Nettles nimbly explains the science as she heaves bags of equipment on to a helicopter, which will fly her to study Kangerdlugssuaq glacier. "It's quite a dramatic increase, and that increase happened at the same time as we were seeing dramatic retreats in the location of the calving fronts of the glaciers, and an increase in their flow speed," she says. "The earthquakes are very closely associated with large-scale ice loss events."

In other words, the huge chunks of ice breaking off from the glaciers and entering the oceans are large enough to generate a seismic signal that is sent through the Earth. They are happening more regularly and, when they occur, it appears that the glacier speeds up even more.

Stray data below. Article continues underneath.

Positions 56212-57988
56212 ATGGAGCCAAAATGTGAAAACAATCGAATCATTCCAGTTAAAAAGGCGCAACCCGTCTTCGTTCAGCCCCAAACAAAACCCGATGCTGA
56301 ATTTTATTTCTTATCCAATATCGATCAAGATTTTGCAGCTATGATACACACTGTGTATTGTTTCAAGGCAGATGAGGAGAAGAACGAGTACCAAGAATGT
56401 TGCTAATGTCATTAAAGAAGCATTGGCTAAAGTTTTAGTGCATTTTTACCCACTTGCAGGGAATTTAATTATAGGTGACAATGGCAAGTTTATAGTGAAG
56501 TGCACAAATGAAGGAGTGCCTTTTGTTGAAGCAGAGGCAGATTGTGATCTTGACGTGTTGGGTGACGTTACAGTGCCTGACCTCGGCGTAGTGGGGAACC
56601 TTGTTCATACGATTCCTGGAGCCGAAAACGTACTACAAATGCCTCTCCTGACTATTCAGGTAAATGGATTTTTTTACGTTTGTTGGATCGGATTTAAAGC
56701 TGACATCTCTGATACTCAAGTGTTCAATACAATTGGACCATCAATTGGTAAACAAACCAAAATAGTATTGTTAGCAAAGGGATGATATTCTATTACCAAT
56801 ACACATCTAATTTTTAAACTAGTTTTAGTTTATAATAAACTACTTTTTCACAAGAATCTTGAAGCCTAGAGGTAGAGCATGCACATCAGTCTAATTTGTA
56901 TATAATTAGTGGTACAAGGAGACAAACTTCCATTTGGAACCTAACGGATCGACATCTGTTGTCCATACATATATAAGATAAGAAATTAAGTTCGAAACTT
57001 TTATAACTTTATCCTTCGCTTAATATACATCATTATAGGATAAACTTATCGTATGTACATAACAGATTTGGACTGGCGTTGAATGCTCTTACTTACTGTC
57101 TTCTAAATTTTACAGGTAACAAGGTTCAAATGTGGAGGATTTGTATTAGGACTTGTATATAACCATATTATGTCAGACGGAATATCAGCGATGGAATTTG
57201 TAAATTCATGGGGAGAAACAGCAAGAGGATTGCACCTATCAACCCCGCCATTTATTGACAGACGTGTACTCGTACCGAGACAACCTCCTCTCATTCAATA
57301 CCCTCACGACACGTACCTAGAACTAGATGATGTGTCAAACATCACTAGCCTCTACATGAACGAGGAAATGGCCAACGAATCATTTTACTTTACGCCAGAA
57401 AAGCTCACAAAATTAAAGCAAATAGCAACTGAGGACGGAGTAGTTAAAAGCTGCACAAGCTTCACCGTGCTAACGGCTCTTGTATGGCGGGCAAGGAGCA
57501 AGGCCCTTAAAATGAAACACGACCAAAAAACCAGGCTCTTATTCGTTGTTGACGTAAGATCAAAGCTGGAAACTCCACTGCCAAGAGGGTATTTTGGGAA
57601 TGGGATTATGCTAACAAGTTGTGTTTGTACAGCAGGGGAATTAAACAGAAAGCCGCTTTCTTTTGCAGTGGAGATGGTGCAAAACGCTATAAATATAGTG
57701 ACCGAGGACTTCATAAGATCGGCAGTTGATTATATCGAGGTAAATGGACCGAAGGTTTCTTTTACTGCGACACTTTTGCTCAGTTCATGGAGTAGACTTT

The scientists rightly wrap their latest observations in caution. Their studies are still in their infancy. Some of the effects they are observing may be short-term.

The Greenland ice sheet has survived natural warmer periods in history, the last about 120,000 years ago, although it was much smaller then than it is now. Those still sceptical of the scientific consensus over climate change should perhaps listen to the voices of those who could not be accused of having anything to gain from talking up climate change.

Inuit warnings